SL: Cancer occurs when cell division is out of control and one of the key features of a cancer cell is that it no longer responds to messages to tell it to stop dividing. In the gut cancer is caused by accumulation of mistakes in the genetic instructions, DNA. These mistakes accumulate over time and cancer occurs when one of these mistakes occurs in a gene that controls cell division. Because the intestinal stem cell seems to be the only cell that hangs around long enough to accumulate these genetic mutations (everything else is shed in 4-5 days), we have therefore long believed that the intestinal stem cell is the origin of colorectal cancer and that is a very important cell to study.
Q: What are the most important lines of research that have developed in the past 5-10 years?
SL: One of the critical advances in this field has been the identification of genetic markers that allow us to identify stem cells and their daughter cells. That has allowed us to see how these different cells respond in different models. My recent research has focused on the chemical messages that dictate whether a cell is a stem or a daughter cell. We believe that disruption of some of these chemical messages can trick a daughter cell in to behaving like a stem cell. That is called plasticity and makes us believe that some of the cells that give rise to some sorts of tumours can actually be non-stem cells, or daughter cells. It is like a leopard changing its spots – it’s a daughter cell behaving like it’s a stem cell because its environment is disrupted.
Q: Why does your line or research matter and why should we put money in to it?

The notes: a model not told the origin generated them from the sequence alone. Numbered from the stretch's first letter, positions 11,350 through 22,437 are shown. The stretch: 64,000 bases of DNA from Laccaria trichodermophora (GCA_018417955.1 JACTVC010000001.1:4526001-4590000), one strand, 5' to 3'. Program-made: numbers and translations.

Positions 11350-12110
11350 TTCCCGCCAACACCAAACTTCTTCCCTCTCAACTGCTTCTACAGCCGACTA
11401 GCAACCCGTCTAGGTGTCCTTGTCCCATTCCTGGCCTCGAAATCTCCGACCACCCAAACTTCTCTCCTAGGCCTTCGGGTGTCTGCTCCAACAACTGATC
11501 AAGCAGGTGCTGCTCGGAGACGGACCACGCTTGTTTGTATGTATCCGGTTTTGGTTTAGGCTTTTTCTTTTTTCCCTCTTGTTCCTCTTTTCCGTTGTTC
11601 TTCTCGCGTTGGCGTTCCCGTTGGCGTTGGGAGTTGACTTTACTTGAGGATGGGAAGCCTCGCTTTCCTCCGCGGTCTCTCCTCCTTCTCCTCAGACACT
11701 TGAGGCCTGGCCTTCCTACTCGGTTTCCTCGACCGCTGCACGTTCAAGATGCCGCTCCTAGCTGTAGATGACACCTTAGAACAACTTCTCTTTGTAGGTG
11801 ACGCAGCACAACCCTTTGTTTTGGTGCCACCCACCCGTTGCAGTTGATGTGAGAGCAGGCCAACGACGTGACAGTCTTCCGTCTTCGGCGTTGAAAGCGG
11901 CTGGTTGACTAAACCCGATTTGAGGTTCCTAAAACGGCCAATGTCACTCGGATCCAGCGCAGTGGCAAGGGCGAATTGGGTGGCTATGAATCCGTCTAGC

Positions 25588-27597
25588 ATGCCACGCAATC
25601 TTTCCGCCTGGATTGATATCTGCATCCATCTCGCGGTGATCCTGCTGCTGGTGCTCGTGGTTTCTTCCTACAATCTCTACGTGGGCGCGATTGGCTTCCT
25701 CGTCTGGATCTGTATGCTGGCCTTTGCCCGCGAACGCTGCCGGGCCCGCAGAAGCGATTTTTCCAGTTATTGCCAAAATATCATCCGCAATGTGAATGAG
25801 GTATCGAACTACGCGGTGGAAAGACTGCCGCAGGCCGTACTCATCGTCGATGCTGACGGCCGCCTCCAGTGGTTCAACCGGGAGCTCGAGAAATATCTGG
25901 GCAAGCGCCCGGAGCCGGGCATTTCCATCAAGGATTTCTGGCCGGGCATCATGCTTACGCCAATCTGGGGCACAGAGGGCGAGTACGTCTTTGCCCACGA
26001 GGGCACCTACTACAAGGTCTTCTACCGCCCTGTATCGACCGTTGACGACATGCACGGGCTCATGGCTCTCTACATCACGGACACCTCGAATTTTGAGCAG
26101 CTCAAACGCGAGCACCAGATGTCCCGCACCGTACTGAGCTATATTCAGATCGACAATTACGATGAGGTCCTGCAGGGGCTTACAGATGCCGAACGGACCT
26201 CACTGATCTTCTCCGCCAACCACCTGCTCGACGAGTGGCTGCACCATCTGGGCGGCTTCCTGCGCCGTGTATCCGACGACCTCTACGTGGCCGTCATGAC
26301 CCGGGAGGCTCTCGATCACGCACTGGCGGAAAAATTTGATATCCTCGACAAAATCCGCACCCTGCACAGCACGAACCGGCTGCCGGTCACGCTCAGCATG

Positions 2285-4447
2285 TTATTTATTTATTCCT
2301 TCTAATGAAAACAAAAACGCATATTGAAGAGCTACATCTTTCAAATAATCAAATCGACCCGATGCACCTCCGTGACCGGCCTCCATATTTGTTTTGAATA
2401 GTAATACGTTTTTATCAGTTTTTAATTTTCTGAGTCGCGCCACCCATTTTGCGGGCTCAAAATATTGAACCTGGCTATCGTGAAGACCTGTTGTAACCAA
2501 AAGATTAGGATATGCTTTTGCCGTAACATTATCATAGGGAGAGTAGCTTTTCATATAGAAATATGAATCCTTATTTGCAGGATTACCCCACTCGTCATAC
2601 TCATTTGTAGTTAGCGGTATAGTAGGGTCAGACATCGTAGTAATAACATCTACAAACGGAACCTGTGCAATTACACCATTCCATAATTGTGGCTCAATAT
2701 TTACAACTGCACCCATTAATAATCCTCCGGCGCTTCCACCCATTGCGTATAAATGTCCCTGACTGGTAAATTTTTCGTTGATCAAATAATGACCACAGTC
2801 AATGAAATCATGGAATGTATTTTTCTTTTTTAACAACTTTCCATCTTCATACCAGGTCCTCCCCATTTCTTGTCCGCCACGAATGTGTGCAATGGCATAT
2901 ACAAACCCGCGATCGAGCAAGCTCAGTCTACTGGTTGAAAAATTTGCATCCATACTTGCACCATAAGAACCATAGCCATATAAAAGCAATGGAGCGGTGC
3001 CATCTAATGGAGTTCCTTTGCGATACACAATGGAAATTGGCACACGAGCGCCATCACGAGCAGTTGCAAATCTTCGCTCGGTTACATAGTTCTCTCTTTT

SL: To find any effective treatment in biology you need to understand the underpinning biology of the disease. We are beginning to get to the stage where we can detect the mutations in a patient’s tumour prior to them receiving treatment and that’s not that far off. In the future we might be able to guide or direct our treatment towards a patient’s individual mutation burden. Because all tumours contain stem cells it is very critical that we use our therapy to kill all of those stem cells as otherwise the cancer is going to come back. My line of research I believe is important because stem cell plasticity occurs if the leopard can change its spots. We need to be able to be aware of that and use our drugs to target a changing or moving target at the same time.
Q: How does your research fit in to translational medicine within the department?
SL: As a scientist and an academic gastroenterologist I am quite uniquely placed to translate some of the many questions that I get asked in the clinic or in the endoscopy suite in to research strategies. It has been a really important part of my research to be able to focus my research questions on these important clinical questions. What we tend to do is use human tissue to develop an idea or a hypothesis and then biological models to test that. I think that is a very important synergy between human and biological systems. I am also part of the Oxford Translational Gastroenterology Unit, which is a unique setting where clinicians and scientist work alongside, we borrow skills from each other and we’re able to combine those to answer some of these clinically important questions.